“Media people love juicy data suggesting an untended-to crisis, and the U.S. Centers for Disease Control has the perfect juicy data for anyone wanting to write about the supposed crisis in food safety.
The scary data go like this: every year, millions of Americans are victims of food-borne illness–48 million become sick, 128,000 are hospitalized, and 3,000 die.
The media are attracted to this data like bees to honey. Over just the last few days, two prominent food writers have used it as the basis of articles attacking the U.S. Food and Drug Administration for not doing enough to solve our food-safety crisis.
Barry Estabrook, author of the highly acclaimed book Tomatoland, wrote a scathing article on the site ONEARTH, attacking the FDA.
The article, “The FDA Is Out to Lunch”, begins with an example of an elderly man who died a miserable death from eating cantaloupe contaminated with listeria, and then states: “The 2011 listeria outbreak was not an isolated case. The United States is experiencing what amounts to an epidemic of food-borne illnesses. According to the CDC, there are about 48 million cases of food poisoning a year, leading to more than 128,000 hospitalizations and more than 3,000 deaths…the toll from food-borne bacteria is mind-numbing.”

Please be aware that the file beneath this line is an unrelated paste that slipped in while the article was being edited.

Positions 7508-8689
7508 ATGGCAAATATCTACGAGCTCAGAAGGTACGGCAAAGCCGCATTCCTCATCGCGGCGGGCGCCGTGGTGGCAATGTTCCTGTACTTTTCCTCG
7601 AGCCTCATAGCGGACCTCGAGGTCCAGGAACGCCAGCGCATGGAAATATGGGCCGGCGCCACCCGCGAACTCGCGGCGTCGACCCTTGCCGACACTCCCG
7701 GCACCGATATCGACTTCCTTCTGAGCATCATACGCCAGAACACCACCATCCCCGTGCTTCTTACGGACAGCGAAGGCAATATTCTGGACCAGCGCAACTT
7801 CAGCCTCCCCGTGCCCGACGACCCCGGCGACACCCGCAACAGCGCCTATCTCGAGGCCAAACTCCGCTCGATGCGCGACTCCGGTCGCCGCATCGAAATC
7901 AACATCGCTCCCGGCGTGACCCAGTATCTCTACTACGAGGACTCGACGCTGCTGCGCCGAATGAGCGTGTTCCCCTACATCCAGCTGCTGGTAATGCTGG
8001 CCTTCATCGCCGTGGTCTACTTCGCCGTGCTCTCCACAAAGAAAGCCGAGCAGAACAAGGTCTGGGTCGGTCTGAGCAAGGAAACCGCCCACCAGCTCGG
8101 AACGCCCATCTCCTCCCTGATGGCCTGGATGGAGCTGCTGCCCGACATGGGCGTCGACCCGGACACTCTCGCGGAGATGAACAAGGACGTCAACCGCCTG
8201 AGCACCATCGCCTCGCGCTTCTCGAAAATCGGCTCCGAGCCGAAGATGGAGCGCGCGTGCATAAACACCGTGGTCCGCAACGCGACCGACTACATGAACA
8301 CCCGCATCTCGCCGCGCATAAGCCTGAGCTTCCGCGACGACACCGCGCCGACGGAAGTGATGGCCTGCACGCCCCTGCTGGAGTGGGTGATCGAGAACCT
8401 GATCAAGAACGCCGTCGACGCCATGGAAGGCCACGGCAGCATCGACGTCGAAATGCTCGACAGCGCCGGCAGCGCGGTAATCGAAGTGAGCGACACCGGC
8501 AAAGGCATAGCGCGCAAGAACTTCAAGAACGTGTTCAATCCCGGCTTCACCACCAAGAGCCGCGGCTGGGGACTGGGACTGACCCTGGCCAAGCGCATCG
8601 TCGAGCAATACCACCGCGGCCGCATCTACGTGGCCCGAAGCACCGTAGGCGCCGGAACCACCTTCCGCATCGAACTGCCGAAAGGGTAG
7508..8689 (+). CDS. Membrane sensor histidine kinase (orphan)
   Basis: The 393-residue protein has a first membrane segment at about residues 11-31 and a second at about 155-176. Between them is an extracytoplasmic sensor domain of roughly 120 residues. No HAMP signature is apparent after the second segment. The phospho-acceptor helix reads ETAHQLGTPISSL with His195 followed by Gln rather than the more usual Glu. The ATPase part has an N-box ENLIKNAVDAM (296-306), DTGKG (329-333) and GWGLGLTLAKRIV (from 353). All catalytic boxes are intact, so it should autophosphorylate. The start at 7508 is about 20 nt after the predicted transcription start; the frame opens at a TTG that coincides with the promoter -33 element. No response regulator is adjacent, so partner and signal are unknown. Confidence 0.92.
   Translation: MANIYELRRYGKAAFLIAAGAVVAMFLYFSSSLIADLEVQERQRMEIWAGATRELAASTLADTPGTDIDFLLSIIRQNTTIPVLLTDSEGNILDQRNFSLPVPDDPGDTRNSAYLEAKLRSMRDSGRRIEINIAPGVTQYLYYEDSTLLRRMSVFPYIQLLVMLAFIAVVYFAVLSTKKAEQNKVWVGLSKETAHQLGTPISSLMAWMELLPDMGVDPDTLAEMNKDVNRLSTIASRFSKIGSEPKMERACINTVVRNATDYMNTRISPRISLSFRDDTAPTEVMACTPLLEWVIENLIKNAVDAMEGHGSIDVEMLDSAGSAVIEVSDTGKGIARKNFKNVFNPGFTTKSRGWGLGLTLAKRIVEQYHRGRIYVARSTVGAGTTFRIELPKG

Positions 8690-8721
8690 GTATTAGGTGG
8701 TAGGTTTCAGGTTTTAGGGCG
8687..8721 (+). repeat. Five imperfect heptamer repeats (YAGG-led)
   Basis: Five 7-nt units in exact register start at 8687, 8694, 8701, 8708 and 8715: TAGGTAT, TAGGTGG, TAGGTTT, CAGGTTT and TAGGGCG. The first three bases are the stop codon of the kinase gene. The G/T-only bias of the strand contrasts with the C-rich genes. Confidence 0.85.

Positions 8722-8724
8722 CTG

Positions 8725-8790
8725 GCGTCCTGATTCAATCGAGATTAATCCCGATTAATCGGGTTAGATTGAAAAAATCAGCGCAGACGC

Another prominent food writer, Tom Laskawy, executive director of the Food & Environment Reporting Network, picked up on the Estabrook attack, in an article on Grist, “Food Safety Fail: Why Isn’t the Agency in Charge of Keeping Us Safe Succeeding?”
“As Estabrook reports, we’re in the midst of a food poisoning epidemic. ‘According to the CDC, there are about 48 million cases of food poisoning a year, leading to more than 128,000 hospitalizations and more than 3,000 deaths,’ he writes. To put that last statistic in perspective, it’s the equivalent of a 9/11 tragedy every year. You’d think the government (and the American people) might want to do something to stop it.”
I need to point out at this point that not only are Estabrook and Laskawy highly credible food and agriculture writers, but they aren’t the first to accept the CDC data as fact and use it to argue vehemently we have a food safety crisis. I used the data in my book, The Raw Milk Revolution, to suggest that illnesses associated with raw milk are miniscule by comparison to the overall crisis in food safety suggested by the same CDC data….’
Been a fan of Barry Estabrook’s writing on food and agriculture since Harrowsmith in the late 1970s. Harrowsmith later became “Harrowsmith Country Life” and has since ceased publishing. I was delighted to discover Barry’s “Politics of the Plate” blog a few years ago.